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William

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A few words on uptime [Jan. 16th, 2005|11:31 am]
William
It sure sounds good to have 97% availability, until you realize that means you are allowed a week and a half of downtime per year. "Critical" infrastructure is supposed to have "five 9's" reliability - a metric of 99.999%, which translates to a bit over 5 minutes per year of downtime. When AT&T designed its first widely deployed digital switch, the development team intended less than one day of outage per 40 years. Granted, no one kept a 1ESS in service for 40 years to find out if that was true, but they hummed along nonetheless. You maintain availability through redundancy - by having multiple physical methods of arriving at the same end result. For example, to protect against power loss to your data center, perhaps you would put in a battery-backup UPS, which would protect against modest ( < 30 min) power failures, transients, and surges. If you want more reliability (i.e, you need to be able to last longer than 30 minutes without power) then add a generator and auto-transfer switch to your data center. Now when power fails, the UPS powers load until the generator comes online (well within 5 minutes) then the generator powers the UPS just as commercial power would have. Now, however, we come to a problem.

Total availability is calculated by multiplying the reliability of each component in series together. For example, with our power model above, you would multiply the reliability rating of the generator, transfer switch, and UPS. Say that the generator has a reliability rating of 98%, the transfer switch 99.999%, and the UPS 99.99%. It seems that the total availability should be 98%, the rating of the least reliable component. Well, lets check; we multiply these figures together and get... 97.98%! Wait a second! that's less than each of the individual ratings! How can we instead get higher reliability?

Parallel systems are the way to go. Take into consideration commercial power (also commonly known as bypass power), say it has a reliability of 96%. Calculate the total availability of this leg the same way as above, except replace the generator availability with commercial power availability. So, .96 * .9999 * .99999 = .9598 To calculate parallel total availability, add each possible combination together (since either commercial power or generator power could be running this mythical data center) then subtract the product of the two numbers. So, (.9798 .9598) - (.9798 * 9598) = .9991, or a total downtime of about 8 hours per year, which is pretty good.

On the third hand, over-parallelization can start to make things unreliable. Say you have two connections to commercial power, one each to different substations served by different long distance transmission lines. You also have two separate generators and UPS systems designed to run the two separate power busses in the building for a month or so. You have everything interconnected with everything else to reroute any kind of power to any outlet in the building. Then some idiot comes along and pops the EPO on the second floor.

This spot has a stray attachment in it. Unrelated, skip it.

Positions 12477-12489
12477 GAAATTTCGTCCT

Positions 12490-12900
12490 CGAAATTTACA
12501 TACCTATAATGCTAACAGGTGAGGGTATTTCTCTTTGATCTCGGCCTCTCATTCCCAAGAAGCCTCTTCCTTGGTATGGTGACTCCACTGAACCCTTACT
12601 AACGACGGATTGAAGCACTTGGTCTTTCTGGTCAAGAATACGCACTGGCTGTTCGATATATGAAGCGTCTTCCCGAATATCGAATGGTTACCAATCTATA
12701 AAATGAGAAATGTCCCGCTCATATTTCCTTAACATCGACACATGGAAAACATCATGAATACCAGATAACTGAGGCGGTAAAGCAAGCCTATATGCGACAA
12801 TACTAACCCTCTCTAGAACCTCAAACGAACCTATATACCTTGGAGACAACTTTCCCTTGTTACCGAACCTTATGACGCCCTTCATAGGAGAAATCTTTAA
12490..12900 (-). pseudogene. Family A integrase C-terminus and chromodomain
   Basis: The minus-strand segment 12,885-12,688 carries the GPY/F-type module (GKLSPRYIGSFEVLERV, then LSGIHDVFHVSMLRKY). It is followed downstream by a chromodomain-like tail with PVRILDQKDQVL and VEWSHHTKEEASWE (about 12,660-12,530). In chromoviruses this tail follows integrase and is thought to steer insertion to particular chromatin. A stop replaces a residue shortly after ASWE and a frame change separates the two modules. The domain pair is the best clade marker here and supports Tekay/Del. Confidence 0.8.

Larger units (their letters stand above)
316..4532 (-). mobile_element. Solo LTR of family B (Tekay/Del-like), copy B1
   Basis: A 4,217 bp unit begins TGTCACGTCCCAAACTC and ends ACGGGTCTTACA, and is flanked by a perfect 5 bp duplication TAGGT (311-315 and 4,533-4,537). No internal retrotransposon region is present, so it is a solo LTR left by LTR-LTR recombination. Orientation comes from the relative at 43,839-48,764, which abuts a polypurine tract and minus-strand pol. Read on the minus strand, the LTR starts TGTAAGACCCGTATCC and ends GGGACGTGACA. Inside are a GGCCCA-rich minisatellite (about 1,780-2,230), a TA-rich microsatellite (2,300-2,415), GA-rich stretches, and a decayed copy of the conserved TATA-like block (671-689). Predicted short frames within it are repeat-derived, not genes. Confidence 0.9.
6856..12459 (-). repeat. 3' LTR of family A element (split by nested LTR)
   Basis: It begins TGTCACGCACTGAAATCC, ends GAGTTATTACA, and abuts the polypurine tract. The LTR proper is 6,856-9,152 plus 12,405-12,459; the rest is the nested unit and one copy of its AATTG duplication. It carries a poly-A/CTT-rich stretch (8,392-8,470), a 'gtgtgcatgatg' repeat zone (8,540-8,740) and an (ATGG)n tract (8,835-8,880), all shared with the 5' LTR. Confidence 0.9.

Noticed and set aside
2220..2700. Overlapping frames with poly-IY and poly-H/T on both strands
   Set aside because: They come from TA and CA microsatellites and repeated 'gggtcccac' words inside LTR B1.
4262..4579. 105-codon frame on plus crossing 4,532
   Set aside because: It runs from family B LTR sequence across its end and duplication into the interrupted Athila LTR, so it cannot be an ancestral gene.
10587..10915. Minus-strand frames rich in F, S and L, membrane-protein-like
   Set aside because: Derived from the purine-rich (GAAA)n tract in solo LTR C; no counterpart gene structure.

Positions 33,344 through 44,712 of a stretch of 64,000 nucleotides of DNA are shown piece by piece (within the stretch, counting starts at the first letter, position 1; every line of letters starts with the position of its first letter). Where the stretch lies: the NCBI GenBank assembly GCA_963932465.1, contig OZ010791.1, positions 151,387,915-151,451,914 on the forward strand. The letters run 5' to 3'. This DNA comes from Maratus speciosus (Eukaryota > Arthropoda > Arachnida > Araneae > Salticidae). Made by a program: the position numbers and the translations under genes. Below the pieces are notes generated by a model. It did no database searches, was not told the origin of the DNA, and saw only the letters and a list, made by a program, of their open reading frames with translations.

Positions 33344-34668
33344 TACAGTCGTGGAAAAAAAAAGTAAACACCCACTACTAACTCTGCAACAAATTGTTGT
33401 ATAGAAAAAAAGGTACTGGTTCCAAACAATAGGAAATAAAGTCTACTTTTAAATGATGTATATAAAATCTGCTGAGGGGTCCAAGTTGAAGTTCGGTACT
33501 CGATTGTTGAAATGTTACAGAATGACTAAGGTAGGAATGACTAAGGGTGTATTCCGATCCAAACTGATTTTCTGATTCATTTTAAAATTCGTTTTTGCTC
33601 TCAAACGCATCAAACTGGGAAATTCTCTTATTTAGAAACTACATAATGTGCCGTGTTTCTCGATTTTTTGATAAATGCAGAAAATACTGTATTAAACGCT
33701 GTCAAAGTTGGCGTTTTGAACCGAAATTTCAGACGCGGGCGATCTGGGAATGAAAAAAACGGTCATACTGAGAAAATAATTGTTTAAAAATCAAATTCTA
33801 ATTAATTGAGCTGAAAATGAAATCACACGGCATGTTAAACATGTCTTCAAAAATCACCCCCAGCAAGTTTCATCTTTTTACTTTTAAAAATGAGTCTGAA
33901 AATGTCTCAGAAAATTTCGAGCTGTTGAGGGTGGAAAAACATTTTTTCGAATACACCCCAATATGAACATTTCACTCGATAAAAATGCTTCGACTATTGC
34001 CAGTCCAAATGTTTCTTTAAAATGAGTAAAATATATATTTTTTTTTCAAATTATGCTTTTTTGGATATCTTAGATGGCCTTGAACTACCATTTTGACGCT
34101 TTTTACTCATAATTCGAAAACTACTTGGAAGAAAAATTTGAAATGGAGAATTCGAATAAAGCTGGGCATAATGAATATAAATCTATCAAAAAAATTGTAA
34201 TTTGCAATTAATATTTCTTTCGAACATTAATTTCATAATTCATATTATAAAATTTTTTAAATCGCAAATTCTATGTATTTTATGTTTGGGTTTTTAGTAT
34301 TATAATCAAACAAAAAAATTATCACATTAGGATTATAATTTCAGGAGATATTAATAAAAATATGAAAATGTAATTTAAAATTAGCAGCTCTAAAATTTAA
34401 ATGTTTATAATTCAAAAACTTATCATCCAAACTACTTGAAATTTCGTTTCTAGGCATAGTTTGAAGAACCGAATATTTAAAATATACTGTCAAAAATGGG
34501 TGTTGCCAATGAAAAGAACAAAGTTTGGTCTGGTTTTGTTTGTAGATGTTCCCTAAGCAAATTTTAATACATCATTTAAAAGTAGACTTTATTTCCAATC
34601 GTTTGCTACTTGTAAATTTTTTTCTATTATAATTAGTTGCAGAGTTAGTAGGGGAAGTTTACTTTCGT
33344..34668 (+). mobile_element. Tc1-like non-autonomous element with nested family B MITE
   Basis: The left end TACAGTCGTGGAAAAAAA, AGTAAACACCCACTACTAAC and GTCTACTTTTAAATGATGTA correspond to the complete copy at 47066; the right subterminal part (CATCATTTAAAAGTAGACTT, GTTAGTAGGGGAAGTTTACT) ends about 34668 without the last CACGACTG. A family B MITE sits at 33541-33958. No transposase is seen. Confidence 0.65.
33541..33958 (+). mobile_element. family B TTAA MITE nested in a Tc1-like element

I could go on and on about unintended consequences and the weird ways things break, but I won't, at least, not much more. Okay, so all the great plans failed and the power went out to everything at the same time. People are paged. Curses are heard. Everyone drives to the data center and stands around in the dark. The power just came back on. All the equipment comes up happily, but not in the correct order. The servers are up before the network. The tape array can't see the clusters. The databases are unmounted. The raid cards may not have remembered the last things they were supposed to write to the drives. Important People are calling, demanding to know when it will be up again. Gah.

References:
http://www.powerpulse.net/powerpulse/archive/aa_060401b1.stm
http://www.bcr.com/bcrmag/2002/05/p22.php
http://www.tmcnet.com/voip/1104/FeatureEquinix.htm
linkReply

Comments:
[User Picture]From: lawrencebacchus
2005-01-20 10:43 pm (UTC)
reading this reminded me that a few days ago, a good portion of the hilltop area was out power because some dolt ran his truck into a main transformer in front of ben franklins, killing power to all the stoplights, and stores from victor to the river. when I saw the streetlights and everything go dead, I immediately knew "oh, somebody just got juiced." I was going into winco for a late night cheesecake...and all the checkers had had to start over when the power went to backup - they had lost their transactions in progress.
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[User Picture]From: whizistic
2005-01-23 09:32 am (UTC)
heh, I'm impressed they had backup power. I'm waiting to be stuck in an elevator on campus when the power goes out and see how that really goes. Every building has a generator of some sort, some scarier than others. Every era and manufacturer under the sun -- cat, onan, honda, kohler, volvo. Most of them are propane powered from a standard residential propane tank right next to it. They are all hidden behind hedges. weird.
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[User Picture]From: lawrencebacchus
2005-01-24 11:22 am (UTC)
all pretty reliable brands...though I wasnt aware they made those in the lpg burning variety...I suppose it wouldnt be too much to convert from diesel to lpg.
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[User Picture]From: whizistic
2005-01-24 03:57 pm (UTC)
http://www.onan.com/pdf/standby/S-1381.pdf is one I've seen,
http://www.cumminspower.com/Commercial1/SparkIgnited/S-1327.pdf is another. Seem to use Ford motors in them, adapted from gas to either lpg or natural gas (or both; found one that has a feed from each -- main library).
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